By Jim Abrams
WASHINGTON (AP) -- The Senate is set to come out with its version of legislation to help small businesses raise capital, paralleling a measure that cleared the House in a somewhat different form last week by a large bipartisan margin.
Senate Majority Leader Harry Reid, D-Nev., said Monday he planned to work with his Republican counterpart, Sen. Mitch McConnell of Kentucky, "to finalize a path forward" on the legislation, which primarily relaxes Securities and Exchange Commission regulations to make it easier for small businesses and startups to attract investors.
Both Republicans and Democrats are eager to show that Congress is capable of coming together on legislation to boost the economy and promote job growth, and President Barack Obama supported the House bill which passed on a 390-23 vote.
It remained to be seen whether Senate changes to the House version, expected to be introduced as early as Tuesday, would bog down the legislation in partisan battles. The main difference is that the Senate bill would also give new legislative authority to the Export-Import Bank, an independent agency that assists U.S. companies trying to sell abroad with financing. Inclusion of the Ex-Im Bank could be a sticking point for some conservatives.
No date has been set for the package to reach the Senate floor for debate.
The House packages six bills that eases the way for small businesses to raise money and go public without being burdened by costly SEC regulations. The Senate version takes up three of those bills, in slightly different forms.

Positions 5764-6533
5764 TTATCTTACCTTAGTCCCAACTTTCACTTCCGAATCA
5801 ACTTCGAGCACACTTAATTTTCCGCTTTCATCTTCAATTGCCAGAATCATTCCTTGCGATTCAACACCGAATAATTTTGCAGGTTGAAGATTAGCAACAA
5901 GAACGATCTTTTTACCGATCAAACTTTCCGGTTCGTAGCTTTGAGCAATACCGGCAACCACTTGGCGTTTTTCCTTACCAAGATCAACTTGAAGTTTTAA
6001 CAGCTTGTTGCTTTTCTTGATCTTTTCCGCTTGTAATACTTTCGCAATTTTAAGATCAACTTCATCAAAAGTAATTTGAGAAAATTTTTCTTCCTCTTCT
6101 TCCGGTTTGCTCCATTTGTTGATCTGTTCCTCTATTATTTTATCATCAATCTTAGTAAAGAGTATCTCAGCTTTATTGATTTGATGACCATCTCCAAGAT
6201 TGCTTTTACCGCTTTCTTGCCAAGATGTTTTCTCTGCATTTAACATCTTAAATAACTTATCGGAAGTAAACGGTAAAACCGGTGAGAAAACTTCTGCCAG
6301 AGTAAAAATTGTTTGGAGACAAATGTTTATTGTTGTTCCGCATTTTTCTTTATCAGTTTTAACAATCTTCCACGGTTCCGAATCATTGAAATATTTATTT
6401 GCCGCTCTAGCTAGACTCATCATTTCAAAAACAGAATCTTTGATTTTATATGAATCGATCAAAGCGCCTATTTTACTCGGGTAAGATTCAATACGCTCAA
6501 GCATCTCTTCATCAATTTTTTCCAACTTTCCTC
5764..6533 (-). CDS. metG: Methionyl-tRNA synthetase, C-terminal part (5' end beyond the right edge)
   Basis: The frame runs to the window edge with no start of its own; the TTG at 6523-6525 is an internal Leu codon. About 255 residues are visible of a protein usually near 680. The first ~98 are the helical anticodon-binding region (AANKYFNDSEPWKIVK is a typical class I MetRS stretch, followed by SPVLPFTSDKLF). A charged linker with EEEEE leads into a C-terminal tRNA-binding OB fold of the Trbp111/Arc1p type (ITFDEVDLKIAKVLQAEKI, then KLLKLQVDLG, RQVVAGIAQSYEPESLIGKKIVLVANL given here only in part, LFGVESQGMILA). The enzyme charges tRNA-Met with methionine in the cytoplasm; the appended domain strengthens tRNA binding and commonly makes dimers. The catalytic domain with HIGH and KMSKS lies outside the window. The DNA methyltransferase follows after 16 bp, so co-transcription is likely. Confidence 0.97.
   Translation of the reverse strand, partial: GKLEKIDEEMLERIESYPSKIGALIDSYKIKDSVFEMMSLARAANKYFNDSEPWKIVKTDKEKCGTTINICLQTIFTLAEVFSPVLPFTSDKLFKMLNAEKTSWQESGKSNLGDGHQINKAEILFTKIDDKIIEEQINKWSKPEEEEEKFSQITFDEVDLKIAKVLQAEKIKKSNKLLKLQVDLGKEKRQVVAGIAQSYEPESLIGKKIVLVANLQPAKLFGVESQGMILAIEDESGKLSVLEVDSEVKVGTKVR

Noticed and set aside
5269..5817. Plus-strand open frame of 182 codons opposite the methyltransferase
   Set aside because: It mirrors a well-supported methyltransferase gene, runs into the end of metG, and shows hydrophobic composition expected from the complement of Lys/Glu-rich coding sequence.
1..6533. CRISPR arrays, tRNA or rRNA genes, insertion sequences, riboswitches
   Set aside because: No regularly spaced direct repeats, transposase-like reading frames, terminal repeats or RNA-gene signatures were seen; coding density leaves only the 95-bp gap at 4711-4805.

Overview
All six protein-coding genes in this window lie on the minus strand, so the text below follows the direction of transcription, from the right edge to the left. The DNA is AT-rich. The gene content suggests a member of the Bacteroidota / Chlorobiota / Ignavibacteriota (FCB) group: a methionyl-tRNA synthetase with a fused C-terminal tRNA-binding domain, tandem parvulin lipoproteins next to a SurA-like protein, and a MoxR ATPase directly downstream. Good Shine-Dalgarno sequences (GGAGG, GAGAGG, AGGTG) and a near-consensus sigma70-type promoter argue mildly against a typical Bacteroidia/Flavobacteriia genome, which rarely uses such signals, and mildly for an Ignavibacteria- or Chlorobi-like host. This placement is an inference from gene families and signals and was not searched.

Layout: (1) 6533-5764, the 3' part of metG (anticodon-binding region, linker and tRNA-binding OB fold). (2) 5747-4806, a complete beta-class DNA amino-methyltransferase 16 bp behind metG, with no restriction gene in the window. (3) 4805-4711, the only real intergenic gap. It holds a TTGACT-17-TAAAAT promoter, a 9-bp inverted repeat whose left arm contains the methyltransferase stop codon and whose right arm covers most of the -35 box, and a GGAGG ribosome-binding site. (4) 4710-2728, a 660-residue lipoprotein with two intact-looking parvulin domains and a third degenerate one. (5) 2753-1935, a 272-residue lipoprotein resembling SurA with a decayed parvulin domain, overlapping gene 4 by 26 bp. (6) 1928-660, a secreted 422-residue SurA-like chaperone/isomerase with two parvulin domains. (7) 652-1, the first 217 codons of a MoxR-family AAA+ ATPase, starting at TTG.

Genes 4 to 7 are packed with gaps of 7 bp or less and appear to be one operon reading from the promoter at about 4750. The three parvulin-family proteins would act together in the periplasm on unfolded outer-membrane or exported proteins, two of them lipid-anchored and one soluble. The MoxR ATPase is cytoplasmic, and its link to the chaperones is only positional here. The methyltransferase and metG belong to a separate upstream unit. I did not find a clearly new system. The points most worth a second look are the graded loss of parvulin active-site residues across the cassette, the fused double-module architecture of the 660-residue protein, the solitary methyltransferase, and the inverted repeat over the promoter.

One would create a new emerging growth companies classification that phases in certain SEC regulations over a five-year period, reducing the costs of going public. Companies could retain this status for five years or until they exceed $1 billion in annual gross revenue. The Senate bill is sponsored by Sen. Charles Schumer, D-N.Y., and Patrick Toomey, R-Pa.
The second bill, sponsored by Sen. Jon Tester, D-Mont., raises from $5 million to $50 million the ceiling for shares a private company can sell as part of a public offering before having to register with the SEC. The $5 million threshold was set in 1992 and small businesses say it is too low to make going public worthwhile.
The third, introduced by Oregon Democrat Jeff Merkley, removes SEC restrictions on "crowdfunding," the raising of capital from a larger pool of small-scale investors who are not necessarily classified as "accredited" by the SEC.
The Senate bills are expected to include provisions that provide additional investor protections.
Obama last month called on Congress to extend the Ex-Im Bank's authorization, saying it was crucial to promoting U.S. exports. The White House has pointed out that the bank will reach its $100 billion lending limit at the end of March.
But the Club for Growth, a group that holds considerable sway with conservatives, has urged lawmakers to vote against reauthorizing the agency, and said that the vote will go on its annual scorecard of lawmaker voting records.
"The Export-Import Bank's actions are nothing more than market-distorting subsidies that pick winners and losers in the private sector," the group said.
Toomey, speaking to reporters last week, urged Reid to take up the House bill, saying that's the best way to get legislation to the president quickly. "I can't think of a reason why this isn't a terrific vehicle" to begin the Senate debate, he said of the House bill.
The Senate package also contains several other bills related to small businesses, including one raising the lending cap for the Small Business Administration's Small Business Investment Company.
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